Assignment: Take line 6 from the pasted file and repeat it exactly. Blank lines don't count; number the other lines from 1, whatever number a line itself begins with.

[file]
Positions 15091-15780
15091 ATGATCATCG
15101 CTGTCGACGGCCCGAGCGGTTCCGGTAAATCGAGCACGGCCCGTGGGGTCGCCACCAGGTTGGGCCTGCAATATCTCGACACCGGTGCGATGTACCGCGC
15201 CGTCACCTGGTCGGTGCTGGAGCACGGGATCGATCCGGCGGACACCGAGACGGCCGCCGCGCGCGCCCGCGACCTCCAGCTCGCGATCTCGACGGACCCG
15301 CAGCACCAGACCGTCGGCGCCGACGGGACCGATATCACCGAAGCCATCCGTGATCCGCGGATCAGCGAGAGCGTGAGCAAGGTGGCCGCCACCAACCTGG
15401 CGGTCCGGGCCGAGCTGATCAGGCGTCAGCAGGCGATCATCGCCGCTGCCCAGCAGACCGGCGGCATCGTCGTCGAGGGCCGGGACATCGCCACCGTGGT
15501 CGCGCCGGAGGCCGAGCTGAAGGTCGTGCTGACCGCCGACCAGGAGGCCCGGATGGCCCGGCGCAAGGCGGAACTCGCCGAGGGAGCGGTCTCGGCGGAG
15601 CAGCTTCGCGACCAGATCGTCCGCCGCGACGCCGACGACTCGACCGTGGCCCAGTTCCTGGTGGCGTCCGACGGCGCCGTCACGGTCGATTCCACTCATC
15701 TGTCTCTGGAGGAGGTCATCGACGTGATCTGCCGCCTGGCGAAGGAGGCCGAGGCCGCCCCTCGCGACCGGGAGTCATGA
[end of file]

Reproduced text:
15401 CGGTCCGGGCCGAGCTGATCAGGCGTCAGCAGGCGATCATCGCCGCTGCCCAGCAGACCGGCGGCATCGTCGTCGAGGGCCGGGACATCGCCACCGTGGT